There's a truth that people applying for IT jobs need to keep in mind: most recruiters know next to nothing about IT. You'll get a blank stare when you ask them, "What is A+ certification?"
Finding an IT job is usually an exasperating experience, and perhaps the biggest frustration is simply getting your resume noticed. You know you’ve got what it takes, but employers are deluged with candidates. Getting them to acknowledge you can seem like hoping the star quarterback can hear you cheering from the upper deck in a stadium full of fans.
As you search for a job in IT and work with recruiters, you may discover that most of them know next to nothing about IT. If you ask, for example, whether or not you should get an A+ professional certification, they will either just say “yes” automatically—because they assume it must be a good idea—or you get a blank stare because they don’t know what A+ certification is!
However, hiring managers who are also IT professionals know that an A+ certification is one of the most widely-respected credentials for entry-level IT candidates. Their screeners won't necessarily know what the certification represents, but when they see it on your resume, they'll know you’re a legitimate IT pro.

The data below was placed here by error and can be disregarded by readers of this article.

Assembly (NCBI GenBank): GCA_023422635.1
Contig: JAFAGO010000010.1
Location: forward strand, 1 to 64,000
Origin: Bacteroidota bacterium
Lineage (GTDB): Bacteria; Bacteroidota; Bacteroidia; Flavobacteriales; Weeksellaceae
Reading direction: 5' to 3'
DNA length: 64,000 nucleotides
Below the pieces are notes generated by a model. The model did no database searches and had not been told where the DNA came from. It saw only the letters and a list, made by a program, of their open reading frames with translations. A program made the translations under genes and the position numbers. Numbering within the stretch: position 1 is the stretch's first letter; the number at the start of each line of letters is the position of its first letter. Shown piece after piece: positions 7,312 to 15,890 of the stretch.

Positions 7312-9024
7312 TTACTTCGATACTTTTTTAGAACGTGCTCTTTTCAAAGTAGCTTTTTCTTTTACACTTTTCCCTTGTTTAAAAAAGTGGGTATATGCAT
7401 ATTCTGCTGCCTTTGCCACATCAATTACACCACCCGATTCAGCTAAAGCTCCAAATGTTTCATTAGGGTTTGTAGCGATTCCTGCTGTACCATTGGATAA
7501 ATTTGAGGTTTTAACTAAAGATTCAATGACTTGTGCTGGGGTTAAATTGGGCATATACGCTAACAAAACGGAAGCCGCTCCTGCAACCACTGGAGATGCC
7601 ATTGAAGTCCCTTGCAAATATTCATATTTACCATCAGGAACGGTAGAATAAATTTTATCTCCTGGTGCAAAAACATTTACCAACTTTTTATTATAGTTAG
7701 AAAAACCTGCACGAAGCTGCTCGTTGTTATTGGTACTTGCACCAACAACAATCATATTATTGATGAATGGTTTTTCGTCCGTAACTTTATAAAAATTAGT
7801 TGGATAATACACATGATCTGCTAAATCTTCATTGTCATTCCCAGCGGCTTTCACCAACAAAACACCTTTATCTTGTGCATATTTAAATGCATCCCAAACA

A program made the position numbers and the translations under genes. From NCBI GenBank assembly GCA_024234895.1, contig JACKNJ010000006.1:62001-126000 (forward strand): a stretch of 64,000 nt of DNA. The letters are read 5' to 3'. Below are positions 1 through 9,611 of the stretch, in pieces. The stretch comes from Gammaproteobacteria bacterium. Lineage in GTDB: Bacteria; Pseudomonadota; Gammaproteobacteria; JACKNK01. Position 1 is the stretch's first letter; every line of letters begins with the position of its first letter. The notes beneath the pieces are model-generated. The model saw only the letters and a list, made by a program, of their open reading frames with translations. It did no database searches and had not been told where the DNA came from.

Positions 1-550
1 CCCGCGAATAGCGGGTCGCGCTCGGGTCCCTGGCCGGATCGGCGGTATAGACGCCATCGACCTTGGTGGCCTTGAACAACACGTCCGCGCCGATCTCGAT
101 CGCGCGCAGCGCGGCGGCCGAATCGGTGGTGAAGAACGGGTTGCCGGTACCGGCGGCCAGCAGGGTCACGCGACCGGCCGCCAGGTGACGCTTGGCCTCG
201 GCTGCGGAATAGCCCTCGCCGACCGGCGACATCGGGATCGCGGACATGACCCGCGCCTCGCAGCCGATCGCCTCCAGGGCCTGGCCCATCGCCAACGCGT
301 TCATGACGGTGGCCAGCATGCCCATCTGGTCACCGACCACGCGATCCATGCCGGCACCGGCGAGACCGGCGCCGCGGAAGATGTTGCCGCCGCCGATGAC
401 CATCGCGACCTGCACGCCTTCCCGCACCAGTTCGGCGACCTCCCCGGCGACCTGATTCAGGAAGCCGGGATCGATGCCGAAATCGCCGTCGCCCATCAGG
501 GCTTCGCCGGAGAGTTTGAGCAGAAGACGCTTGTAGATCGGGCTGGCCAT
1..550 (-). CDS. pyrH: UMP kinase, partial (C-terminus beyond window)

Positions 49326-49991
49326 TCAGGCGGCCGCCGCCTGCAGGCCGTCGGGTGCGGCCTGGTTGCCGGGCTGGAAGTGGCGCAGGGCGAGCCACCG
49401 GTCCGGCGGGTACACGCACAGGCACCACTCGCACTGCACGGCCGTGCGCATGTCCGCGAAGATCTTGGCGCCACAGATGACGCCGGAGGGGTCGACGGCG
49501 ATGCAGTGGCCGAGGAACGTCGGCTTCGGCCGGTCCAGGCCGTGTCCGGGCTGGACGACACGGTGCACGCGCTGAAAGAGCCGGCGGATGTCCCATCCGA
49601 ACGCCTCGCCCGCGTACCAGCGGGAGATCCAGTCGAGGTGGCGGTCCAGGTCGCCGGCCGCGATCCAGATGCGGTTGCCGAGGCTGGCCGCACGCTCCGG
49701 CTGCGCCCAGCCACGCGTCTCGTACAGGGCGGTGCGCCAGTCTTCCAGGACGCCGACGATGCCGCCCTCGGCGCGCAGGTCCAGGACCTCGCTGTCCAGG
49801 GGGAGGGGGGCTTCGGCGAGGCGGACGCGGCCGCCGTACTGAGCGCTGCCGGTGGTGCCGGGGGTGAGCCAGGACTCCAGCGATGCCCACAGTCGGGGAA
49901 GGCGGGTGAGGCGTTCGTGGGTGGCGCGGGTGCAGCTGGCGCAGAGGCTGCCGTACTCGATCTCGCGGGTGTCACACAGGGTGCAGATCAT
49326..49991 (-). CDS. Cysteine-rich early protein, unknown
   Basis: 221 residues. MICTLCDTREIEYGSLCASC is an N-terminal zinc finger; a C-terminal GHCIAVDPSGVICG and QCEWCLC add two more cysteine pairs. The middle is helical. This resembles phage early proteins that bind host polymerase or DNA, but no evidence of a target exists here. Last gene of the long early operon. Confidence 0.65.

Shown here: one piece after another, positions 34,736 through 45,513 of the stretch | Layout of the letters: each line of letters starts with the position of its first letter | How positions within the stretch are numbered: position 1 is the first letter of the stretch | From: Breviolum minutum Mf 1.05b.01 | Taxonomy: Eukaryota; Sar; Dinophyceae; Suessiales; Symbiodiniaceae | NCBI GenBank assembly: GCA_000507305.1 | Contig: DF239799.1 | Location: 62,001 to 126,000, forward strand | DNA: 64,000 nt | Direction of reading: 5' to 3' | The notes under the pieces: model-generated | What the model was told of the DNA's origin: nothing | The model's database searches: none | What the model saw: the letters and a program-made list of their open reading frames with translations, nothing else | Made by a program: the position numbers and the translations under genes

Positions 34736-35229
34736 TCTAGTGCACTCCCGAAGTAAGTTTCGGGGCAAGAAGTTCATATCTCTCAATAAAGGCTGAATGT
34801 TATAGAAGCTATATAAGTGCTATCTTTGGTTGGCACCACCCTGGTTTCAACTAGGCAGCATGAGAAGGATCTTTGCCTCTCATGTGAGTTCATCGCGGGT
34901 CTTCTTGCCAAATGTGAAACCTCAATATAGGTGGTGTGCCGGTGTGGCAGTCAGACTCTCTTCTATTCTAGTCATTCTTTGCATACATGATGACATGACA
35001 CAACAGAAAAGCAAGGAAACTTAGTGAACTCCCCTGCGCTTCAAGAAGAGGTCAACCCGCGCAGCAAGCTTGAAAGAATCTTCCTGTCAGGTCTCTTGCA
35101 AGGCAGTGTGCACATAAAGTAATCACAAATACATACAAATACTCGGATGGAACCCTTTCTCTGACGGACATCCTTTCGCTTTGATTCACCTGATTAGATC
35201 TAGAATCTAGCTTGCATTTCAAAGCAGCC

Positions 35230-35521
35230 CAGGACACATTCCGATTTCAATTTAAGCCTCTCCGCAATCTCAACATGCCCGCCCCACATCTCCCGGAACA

When it comes to getting your resume recognized by non-IT and IT professionals, earning an A+ certification is the A+ move. Even if you already have an Associate’s or even a Bachelor’s degree, adding an A+ certification to your resume proves you really know the practical basics of IT.
In this blog, we will take you through some of the most common questions that entry-level IT pros have often asked about A+ certification. Knowing what lies ahead just might help you complete your journey successfully and perhaps even sooner than you think.
Offered by the Computing Technology Industry Association (CompTIA), A+ certification is one of the industry's most well-known credentials. CompTIA certifications recommends 9-12 months of hands-on experience in an IT lab or in the field before taking the tests.
A+ is recognized by international-standards bodies like ISO, big tech companies, and government agencies as a legitimate measure of an IT professional’s knowledge. The vendor-neutral certification doesn't cover technology on specific systems, but rather the concepts behind the IT processes that vendor systems carry out.